Groups 2 and 3 are relatively wide open, with neither the automatic qualifier nor second place determined; surprises include Switzerland the likely winner of Group 2, the Czech Republic finishing second at best (and that’s no sure thing), Northern Ireland being mathematically (if not probabalistically) alive on the final match of qualifying, and Poland tanking. For those interested, and I know a couple people who very much are, the chances of Fox News admitting their sins by owning up to the salacious affair with the wingnut branch of the Republican Party, and as a mea culpa get fully behind ‘cap and trade’ as well as criticising Obama for not pushing for the Public Option are higher than Northern Ireland finishing second. NI would need to win away to the Czech Republic, while Slovenia would have to freeze on the big stage of playing away to San Marino and lose big to the mountaintop that could. This would only result in a points draw; the existing g/d advantage to Slovenia is +7 compared to NI.
But hell, it’s possible, right? After all, San Marino have scored a goal during this qualifying campaign, while conceding only 44.
Groups 4 and 5 are settled (Germany and Spain qualify, Russia and Bosnia and Herzegovina (!) finish second). The only real news in these groups is Turkey’s inability to finish even second.
Group 6, the group that England dominated until they won it, is down to Croatia or Ukraine for second. Groups 7, 8 and 9 are done (qualifying are Serbia, Italy, Netherlands; second are France, Ireland, and Norway). Shocking for France that they finished second to Serbia, and there is an outside chance that Serbia, Croatia, and Bosnia and Herzegovina would all qualify for the World Cup finals. That would be sort of cool, in a USA v Iran 1998 sort of way (or a South Korea v North Korea 2010 sort of way, both of whom have qualified).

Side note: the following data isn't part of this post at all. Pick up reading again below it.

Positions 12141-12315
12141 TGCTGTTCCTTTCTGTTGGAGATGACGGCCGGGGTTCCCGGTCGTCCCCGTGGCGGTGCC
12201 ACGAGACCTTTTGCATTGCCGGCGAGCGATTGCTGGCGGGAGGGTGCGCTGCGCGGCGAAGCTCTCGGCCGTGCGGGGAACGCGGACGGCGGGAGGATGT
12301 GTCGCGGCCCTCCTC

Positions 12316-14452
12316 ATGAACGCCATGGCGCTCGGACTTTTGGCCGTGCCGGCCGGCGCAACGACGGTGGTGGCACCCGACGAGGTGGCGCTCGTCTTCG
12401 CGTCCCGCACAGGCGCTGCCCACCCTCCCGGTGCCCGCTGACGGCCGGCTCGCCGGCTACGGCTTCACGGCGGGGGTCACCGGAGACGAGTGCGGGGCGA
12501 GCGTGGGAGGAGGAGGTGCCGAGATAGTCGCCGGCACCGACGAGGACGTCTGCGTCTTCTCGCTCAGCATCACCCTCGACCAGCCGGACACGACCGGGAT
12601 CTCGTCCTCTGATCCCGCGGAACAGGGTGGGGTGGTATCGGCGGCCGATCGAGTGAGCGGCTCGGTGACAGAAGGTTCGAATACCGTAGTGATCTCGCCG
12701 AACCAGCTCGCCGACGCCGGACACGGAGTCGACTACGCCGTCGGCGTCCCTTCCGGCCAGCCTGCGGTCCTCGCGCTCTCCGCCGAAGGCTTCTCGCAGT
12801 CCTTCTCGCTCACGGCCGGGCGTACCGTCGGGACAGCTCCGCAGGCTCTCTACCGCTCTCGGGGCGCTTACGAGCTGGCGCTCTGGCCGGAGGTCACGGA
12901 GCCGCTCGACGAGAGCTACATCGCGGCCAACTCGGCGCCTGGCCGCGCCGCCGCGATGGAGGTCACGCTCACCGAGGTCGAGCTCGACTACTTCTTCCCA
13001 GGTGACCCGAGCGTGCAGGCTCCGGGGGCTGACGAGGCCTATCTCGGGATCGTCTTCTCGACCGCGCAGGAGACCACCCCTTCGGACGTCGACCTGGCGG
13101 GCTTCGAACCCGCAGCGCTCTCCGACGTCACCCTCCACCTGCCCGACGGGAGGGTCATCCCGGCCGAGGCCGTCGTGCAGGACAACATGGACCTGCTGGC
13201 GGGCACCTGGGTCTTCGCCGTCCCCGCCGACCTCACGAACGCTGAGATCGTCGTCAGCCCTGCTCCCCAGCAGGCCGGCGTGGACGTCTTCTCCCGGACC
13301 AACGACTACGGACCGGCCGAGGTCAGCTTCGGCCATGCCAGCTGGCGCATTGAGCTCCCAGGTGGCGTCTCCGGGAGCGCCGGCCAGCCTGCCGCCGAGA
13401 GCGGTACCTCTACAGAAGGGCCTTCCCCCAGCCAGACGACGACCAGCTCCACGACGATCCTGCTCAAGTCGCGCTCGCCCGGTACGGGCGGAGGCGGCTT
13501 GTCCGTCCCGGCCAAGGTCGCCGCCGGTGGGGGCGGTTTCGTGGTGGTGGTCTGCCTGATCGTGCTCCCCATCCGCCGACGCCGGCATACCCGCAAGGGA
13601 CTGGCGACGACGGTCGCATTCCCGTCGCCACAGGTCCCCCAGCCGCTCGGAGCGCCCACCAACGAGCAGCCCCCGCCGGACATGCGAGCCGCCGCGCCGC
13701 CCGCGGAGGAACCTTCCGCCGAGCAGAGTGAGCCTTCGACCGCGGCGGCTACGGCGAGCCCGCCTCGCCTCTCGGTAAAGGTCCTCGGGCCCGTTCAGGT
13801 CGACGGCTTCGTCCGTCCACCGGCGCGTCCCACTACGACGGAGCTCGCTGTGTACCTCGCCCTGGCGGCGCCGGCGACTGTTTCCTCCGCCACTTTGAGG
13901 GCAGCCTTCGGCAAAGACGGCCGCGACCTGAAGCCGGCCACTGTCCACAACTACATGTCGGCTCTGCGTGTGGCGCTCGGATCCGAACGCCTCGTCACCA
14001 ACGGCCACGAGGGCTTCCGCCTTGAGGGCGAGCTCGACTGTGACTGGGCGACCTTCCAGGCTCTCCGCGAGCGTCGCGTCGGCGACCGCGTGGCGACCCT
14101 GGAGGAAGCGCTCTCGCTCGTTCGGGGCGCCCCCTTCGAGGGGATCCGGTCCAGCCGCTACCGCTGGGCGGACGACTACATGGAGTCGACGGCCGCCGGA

It’s a safe bet that the one of nine second place teams to miss the cut for the second place playoffs is Norway.
As for LHR, there’s a reason I avoid this airport. I had to catch an 0330 bus from Plymouth to get here with any time to make my flight (and in this case far more time than I needed), and the bus drops one off at the Heathrow Central Bus Station. This is very convenient to Terminals 1, 2, and 3, but if you’re unfortunate to find yourself departing from T4 or T5, there’s a combination of long walk and tube journey (technically the Heathrow Express, and that is free) to get to your destination. Total time invested to get from the Heathrow bus station to Heathrow T4 was slightly over twice as long as it takes to fly from Plymouth Airport to Bristol Airport. Since T5 opened, T4 has turned into something of a ghost town as well, but the line for check-in was short (I suppose that has something to do with checking in about four hours in advance of take off?) and security was, surprisingly, a breeze.